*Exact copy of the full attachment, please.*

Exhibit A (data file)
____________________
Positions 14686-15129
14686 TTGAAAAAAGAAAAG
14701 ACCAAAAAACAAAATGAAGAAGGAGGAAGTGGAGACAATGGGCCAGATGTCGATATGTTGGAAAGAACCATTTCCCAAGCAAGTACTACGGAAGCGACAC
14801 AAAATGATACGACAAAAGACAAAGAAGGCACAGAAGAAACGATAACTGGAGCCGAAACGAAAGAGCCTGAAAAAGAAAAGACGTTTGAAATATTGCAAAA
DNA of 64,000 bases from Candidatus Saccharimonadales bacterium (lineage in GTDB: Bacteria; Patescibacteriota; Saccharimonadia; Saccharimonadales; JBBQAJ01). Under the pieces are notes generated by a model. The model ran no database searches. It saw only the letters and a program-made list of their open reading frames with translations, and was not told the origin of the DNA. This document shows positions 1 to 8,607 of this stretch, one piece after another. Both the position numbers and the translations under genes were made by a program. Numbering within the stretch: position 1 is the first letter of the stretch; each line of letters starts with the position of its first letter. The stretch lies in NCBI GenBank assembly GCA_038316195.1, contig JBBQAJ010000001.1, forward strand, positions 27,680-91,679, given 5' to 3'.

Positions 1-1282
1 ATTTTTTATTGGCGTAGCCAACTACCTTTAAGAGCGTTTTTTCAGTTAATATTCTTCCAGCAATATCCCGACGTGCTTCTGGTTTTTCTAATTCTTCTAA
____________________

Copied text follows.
Positions 14686-15129
14686 TTGAAAAAAGAAAAG
14701 ACCAAAAAACAAAATGAAGAAGGAGGAAGTGGAGACAATGGGCCAGATGTCGATATGTTGGAAAGAACCATTTCCCAAGCAAGTACTACGGAAGCGACAC
14801 AAAATGATACGACAAAAGACAAAGAAGGCACAGAAGAAACGATAACTGGAGCCGAAACGAAAGAGCCTGAAAAAGAAAAGACGTTTGAAATATTGCAAAA
DNA of 64,000 bases from Candidatus Saccharimonadales bacterium (lineage in GTDB: Bacteria; Patescibacteriota; Saccharimonadia; Saccharimonadales; JBBQAJ01). Under the pieces are notes generated by a model. The model ran no database searches. It saw only the letters and a program-made list of their open reading frames with translations, and was not told the origin of the DNA. This document shows positions 1 to 8,607 of this stretch, one piece after another. Both the position numbers and the translations under genes were made by a program. Numbering within the stretch: position 1 is the first letter of the stretch; each line of letters starts with the position of its first letter. The stretch lies in NCBI GenBank assembly GCA_038316195.1, contig JBBQAJ010000001.1, forward strand, positions 27,680-91,679, given 5' to 3'.

Positions 1-1282
1 ATTTTTTATTGGCGTAGCCAACTACCTTTAAGAGCGTTTTTTCAGTTAATATTCTTCCAGCAATATCCCGACGTGCTTCTGGTTTTTCTAATTCTTCTAA